Henry Cow were an English experimental rock group, founded at the University of Cambridge in 1968 by multi-instrumentalists Fred Frith and Tim Hodgkinson. Henry Cow's personnel fluctuated over their decade together, but drummer Chris Cutler, bassist John Greaves, and bassoonist/oboist Lindsay Cooper were important long-term members alongside Frith and Hodgkinson.

Henry Cow
Henry Cow, 1975
Henry Cow, 1975
Background information
OriginCambridge, England
Years active1968–1978
Past members

An inherent anti-commercial attitude kept them at arm's length from the mainstream music business, enabling them to experiment at will. Critic Myles Boisen writes, "[their sound] was so mercurial and daring that they had few imitators, even though they inspired many on both sides of the Atlantic with a blend of spontaneity, intricate structures, philosophy, and humor that has endured and transcended the 'progressive' tag."[3]

While it was generally thought that Henry Cow took their name from 20th-century American composer Henry Cowell,[6][7] this has been repeatedly denied by band members.[8][9] According to Hodgkinson, the name "Henry Cow" was "in the air" in 1968, and it seemed like a good name for the band. It had no connection to anything.[10][11] In a 1974 interview, Cutler said the name was chosen because "[i]t's silly. What could be sillier than Henry Cow?"[12]



Early years


Fred Frith met Tim Hodgkinson, a fellow student, in a blues club at Cambridge University in May 1968. Recognising their mutual open-minded approach to music, the two began performing together, playing a variety of musical styles including "dada blues" and "neo-Hiroshima". One of Henry Cow's first concerts was supporting Pink Floyd at the Architects' Ball at Homerton College, Cambridge, on 12 June 1968.[13]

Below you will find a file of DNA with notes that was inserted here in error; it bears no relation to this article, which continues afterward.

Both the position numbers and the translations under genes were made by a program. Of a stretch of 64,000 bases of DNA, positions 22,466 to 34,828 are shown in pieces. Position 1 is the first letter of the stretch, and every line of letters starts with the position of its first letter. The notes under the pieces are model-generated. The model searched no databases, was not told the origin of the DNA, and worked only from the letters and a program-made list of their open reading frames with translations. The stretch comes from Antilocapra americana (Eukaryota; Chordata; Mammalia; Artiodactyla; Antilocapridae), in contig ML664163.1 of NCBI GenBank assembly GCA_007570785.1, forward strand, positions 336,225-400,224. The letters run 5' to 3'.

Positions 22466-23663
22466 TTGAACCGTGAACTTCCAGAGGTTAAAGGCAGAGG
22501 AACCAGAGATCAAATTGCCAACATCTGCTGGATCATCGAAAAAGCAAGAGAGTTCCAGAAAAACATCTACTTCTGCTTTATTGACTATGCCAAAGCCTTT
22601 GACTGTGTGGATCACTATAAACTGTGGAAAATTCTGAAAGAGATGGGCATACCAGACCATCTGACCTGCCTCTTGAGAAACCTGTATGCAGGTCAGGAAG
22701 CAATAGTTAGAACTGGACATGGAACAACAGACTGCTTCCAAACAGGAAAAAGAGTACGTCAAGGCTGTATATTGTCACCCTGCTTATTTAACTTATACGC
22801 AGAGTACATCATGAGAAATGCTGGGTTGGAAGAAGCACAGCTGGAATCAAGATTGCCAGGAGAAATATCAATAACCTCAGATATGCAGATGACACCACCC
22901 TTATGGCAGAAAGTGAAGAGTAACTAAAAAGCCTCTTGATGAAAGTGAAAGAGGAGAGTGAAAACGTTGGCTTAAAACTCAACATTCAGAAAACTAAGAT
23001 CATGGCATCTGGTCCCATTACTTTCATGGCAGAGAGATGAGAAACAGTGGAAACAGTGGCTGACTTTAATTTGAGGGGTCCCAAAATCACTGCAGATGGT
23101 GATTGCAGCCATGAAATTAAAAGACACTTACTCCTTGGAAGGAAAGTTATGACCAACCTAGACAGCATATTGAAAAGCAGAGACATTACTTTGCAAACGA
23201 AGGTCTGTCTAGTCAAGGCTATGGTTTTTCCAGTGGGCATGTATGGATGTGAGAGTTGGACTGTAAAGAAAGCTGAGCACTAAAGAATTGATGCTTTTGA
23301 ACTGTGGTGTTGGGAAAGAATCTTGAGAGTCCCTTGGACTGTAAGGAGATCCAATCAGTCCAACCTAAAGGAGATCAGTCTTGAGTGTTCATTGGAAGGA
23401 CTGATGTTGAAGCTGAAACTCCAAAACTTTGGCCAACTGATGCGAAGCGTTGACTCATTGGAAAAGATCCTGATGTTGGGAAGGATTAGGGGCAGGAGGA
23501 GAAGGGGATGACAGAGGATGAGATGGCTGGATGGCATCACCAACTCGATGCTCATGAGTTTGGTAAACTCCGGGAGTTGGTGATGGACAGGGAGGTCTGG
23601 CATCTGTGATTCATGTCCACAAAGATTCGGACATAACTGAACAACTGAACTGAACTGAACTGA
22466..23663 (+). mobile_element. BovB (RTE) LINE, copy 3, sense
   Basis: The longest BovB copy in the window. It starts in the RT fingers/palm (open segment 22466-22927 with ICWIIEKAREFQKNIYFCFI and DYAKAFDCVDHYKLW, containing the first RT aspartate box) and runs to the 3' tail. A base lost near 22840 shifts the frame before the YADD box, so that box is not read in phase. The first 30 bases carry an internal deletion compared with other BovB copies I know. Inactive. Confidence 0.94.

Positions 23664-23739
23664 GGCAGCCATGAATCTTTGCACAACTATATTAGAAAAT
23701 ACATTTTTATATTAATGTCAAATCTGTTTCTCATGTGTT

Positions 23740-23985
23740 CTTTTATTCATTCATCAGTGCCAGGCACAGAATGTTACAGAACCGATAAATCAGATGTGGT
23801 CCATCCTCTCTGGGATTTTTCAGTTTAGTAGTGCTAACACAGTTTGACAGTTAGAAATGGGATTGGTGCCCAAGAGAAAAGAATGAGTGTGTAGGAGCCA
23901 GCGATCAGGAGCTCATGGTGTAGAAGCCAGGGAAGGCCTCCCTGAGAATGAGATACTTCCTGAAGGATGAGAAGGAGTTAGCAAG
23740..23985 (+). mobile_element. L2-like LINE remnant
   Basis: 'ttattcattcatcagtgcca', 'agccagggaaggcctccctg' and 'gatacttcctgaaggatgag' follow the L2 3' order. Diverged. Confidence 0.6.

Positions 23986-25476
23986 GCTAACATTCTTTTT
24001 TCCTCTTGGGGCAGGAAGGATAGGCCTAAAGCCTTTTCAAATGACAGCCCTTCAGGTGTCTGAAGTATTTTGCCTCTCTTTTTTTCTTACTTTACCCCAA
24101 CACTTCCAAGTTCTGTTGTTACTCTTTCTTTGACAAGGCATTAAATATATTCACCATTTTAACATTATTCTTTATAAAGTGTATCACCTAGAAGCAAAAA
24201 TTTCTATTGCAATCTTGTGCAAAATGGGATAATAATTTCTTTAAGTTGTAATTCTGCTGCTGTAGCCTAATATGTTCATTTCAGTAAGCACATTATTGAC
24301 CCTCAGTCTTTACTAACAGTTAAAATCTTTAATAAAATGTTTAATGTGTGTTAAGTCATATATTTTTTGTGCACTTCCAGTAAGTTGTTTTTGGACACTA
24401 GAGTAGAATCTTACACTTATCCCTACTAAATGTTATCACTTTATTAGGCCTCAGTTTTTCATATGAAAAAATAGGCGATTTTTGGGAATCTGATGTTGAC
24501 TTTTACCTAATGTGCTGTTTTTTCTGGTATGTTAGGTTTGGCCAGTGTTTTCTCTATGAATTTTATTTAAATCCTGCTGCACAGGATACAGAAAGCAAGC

In October 1968, Henry Cow expanded when they were joined by Andy Powell (bass guitar), David Attwooll (drums)[14] and Rob Brooks (rhythm guitar). They performed with this line-up until December that year, when Frith, Hodgkinson and Powell split off from the rest of the group and became a trio. Powell at the time was studying music at King's College under Roger Smalley, the resident composer. Smalley was influential in Henry Cow's early development. He exposed them to a variety of new music from bands and musicians like Soft Machine, Captain Beefheart and Frank Zappa. Smalley also introduced them to the idea of writing long and complex musical pieces for rock groups.[15] It was at this time that Henry Cow began writing music to challenge their collective ability to play, then using it to improve on themselves.[16][17]

As a trio, with Frith on bass guitar, Powell on drums and Hodgkinson playing an organ that Frith and Powell had persuaded him to learn, Henry Cow performed a number of gigs on the university calendar, including the annual Architects' Ball and the Midsummer Common Festival, as well as a performance on the roof of a 14-storey building in Cambridge. In April 1969, Powell left and the band reverted to a duo, with Frith playing violin and Hodgkinson on keyboards and reeds. In October 1969 philosopher Galen Strawson auditioned for the band. Later, Frith and Hodgkinson persuaded bassist John Greaves to join the band, and with the services of a couple of temporary drummers and then Sean Jenkins, Henry Cow performed as a quartet for the next eight months. In May 1971, Martin Ditcham replaced Jenkins on drums, and with this line-up they played at several events, including the Glastonbury Festival alongside Gong in June 1971.

Ditcham left in July 1971, and it was not until September that year that the drummer's seat was filled again, this time by Chris Cutler. Responding to one of Cutler's adverts in Melody Maker, the band invited him to a rehearsal,[15] and it was only when Cutler joined that Henry Cow settled into a permanent core of Frith, Hodgkinson, Cutler and Greaves. The band then relocated to London, where they began an aggressive rehearsal schedule.